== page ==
The New England Grand Prix can be seen on a tape delayed broadcast on CBS at 4 PM (ET) on July 2.
Dale White, Team Manager: "I've said it before and I will keep saying it until every one in the world hears me; these guys are awesome! Everyone on this team put in a 100 percent effort to make this happen. If anyone ever doubted that this is a team sport only needs to look at this week. To go from pretty much a tub on Monday to a race victory on Saturday is just unbelievable. Jorg and Patrick put all of that out of their mind and drove the new car like they had driven it all their lives. Like I said, a complete team effort. Unfortunately, Mike couldn't be here today but he and I have already talked and I can't tell you how proud we are of everyone on this team."
Jorg Bergmeister, Driver: "I had a pretty good start. When the Ferrari passed the BMW I was able to pass by as well. Unfortunately the Ferrari went off and it didn't come to the fight that I would have liked to have had. I think we had a really good car and I am pretty optimistic that we had something for them. I just have to say 'thank you' to the whole team for putting the car together. I was already joking at Le Mans that it was probably time to get rid of the old car because of all the bad luck we had with it this season. The guys really did a great job. It is not like we were not competitive all year long. We were always quick. Like Mid-Ohio where we, I would say, dominated the whole race. We just had bad luck. I hope that string has broken and we will have all good luck now and be back in the championship."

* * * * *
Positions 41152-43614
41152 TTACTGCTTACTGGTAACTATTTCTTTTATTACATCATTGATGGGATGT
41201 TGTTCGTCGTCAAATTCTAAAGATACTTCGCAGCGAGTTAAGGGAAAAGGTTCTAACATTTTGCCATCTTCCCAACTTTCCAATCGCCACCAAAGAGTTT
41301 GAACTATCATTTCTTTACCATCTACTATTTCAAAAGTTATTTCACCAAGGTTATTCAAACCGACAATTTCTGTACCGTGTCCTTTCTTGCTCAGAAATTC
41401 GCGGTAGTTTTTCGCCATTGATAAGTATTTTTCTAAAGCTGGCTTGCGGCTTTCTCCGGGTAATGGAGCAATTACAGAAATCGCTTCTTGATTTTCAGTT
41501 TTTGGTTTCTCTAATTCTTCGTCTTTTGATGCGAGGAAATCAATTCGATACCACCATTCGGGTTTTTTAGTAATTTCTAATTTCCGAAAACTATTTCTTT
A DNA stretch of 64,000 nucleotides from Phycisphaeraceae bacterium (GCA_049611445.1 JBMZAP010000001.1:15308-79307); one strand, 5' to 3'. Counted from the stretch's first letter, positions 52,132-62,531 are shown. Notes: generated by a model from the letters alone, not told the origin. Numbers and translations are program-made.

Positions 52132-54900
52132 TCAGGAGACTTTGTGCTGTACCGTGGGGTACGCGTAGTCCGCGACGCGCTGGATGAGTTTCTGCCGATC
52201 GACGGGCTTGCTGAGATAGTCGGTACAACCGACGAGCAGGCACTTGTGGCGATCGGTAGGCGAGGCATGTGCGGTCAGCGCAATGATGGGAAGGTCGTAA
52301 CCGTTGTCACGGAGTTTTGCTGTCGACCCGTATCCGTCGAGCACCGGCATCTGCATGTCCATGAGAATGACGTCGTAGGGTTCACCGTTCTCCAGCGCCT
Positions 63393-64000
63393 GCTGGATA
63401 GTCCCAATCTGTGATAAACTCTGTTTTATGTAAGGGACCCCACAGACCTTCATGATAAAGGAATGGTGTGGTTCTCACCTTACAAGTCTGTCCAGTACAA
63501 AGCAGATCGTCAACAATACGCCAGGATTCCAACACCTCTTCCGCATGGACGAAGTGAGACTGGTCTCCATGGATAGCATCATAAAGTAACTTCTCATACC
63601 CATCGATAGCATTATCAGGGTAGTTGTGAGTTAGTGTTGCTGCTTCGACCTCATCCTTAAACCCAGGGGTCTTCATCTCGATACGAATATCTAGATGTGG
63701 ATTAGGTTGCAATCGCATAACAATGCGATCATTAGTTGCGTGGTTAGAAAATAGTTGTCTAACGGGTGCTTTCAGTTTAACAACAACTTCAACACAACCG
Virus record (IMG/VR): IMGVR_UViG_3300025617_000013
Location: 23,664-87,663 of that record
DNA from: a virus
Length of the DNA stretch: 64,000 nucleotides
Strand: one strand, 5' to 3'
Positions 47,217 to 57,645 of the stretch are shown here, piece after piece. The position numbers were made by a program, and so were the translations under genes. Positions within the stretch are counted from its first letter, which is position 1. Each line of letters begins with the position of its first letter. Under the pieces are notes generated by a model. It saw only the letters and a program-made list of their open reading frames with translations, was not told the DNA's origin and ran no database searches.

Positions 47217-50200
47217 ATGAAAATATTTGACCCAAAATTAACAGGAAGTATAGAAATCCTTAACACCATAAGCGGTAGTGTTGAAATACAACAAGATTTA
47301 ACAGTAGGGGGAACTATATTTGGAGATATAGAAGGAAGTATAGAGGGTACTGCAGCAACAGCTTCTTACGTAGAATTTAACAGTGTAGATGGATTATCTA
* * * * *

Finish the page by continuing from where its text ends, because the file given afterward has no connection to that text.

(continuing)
Patrick Long, Driver: "My stint was very eventful with traffic. The BMWs were playing a little bit of strategy. In fact, the BMWs and Panoz had their sister cars making it very, very difficult for me. Once I got clear of them, which was a real fine line of not hurting the car and still getting around them, it was pretty smooth sailing. It was really track management. It's phenomenal what the guys did. I think this makes all the long, hard nights they put in this week worth while. They completed a 36 hour race leading into this thing and to hit the track running. To go P1 in the first session; that is pretty amazing. Last night Frank [Funke, engineer], Jorg and myself sat down and made some decisions on what we were going to do with the car. Frank just made some awesome calls on the setup of the car. It was just unflappable all stint long. It gives me a lot of confidence to know I have an engineer and a team that can pull it out when the pressure is on."